Send to:

Choose Destination
See comment in PubMed Commons below
Vet J. 2007 Nov;174(3):501-12. Epub 2007 Apr 6.

Contrast ultrasound: general principles and veterinary clinical applications.

Author information

  • 1Sections of Diagnostic Imaging and Radio-Oncology, Vetsuisse Faculty, University of Zürich, Winterthurerstrasse 260, 8057 Zürich, Switzerland.


The concept of contrast enhancement has significantly extended the usefulness of ultrasound imaging in human medicine and medical research over the past decade. The persistence and efficacy of ultrasound contrast agents has been improved and specific imaging sequences have been developed. Contrast ultrasound provides Doppler and grey-scale enhancement. Doppler examinations are improved when studying deep or small vessels and vessels with low flow velocities. Specific contrast imaging sequences allow detection of tissue enhancement with grey-scale ultrasound which enables assessment of tissue perfusion. Major clinical applications of contrast ultrasound in the human medicine field are the heart, the parenchymal organs such as the liver, spleen and kidneys, and vascular applications. Many other interesting applications have been identified and beside their diagnostic value, intensive research is currently investigating the use of ultrasound contrast agents for therapeutic applications such as targeted delivery of drug- or gene-loaded microbubbles. In the last few years, contrast ultrasound has also been introduced in veterinary medicine. Its usefulness has been shown in diseases of the liver, spleen, kidney, pancreas, lymph nodes and superficial tumours. In the present article, an overview of the physical principles, imaging techniques and image analyses is presented. In addition, a literature review details the current use in veterinary medicine and areas of potential utilization are discussed.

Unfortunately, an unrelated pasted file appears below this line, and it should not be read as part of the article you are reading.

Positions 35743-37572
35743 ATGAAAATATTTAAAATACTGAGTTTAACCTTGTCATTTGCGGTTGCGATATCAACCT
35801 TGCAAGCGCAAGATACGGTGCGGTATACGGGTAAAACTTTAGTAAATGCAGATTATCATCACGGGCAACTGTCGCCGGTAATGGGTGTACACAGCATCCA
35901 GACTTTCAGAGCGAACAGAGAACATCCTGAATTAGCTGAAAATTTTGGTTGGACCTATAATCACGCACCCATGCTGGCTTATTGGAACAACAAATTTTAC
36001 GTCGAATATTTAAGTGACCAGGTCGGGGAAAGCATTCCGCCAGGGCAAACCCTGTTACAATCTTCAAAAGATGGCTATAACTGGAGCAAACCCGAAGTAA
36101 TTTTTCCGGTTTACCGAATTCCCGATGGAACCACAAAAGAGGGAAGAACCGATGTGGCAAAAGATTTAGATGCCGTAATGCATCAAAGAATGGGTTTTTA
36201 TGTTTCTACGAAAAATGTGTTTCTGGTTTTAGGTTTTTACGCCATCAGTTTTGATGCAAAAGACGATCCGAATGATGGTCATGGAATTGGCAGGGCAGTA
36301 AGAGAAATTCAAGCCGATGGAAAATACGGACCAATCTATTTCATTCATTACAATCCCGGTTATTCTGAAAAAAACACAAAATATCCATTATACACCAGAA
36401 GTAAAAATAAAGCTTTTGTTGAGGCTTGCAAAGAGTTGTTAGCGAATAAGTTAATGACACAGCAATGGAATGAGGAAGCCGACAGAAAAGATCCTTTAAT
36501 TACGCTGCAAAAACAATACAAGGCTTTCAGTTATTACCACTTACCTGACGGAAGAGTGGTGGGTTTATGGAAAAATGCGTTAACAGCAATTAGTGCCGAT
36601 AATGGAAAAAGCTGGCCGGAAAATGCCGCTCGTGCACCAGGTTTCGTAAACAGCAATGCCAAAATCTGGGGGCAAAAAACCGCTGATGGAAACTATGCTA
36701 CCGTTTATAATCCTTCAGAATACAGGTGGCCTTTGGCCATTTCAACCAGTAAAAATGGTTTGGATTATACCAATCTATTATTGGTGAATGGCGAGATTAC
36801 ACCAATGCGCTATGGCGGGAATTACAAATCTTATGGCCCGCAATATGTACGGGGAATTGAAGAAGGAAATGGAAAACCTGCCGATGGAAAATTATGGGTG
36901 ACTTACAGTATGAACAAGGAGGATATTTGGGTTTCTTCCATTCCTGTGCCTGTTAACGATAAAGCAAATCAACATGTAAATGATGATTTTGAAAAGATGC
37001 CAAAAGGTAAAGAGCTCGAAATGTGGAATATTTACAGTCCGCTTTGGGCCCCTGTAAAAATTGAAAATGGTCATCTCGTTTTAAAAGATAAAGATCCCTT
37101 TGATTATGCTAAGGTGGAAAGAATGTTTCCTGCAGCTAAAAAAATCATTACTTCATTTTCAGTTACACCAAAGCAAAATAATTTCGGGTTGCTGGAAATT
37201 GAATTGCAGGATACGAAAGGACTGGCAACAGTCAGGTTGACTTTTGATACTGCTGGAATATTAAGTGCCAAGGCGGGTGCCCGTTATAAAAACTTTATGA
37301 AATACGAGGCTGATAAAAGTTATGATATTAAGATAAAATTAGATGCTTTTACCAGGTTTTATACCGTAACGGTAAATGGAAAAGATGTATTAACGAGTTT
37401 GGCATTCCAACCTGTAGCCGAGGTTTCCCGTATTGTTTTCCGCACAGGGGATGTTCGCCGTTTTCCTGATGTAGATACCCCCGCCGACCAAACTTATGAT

[PubMed - indexed for MEDLINE]
PubMed Commons home

PubMed Commons

How to join PubMed Commons

    Supplemental Content

    Full text links

    Icon for Elsevier Science
    Loading ...
    Write to the Help Desk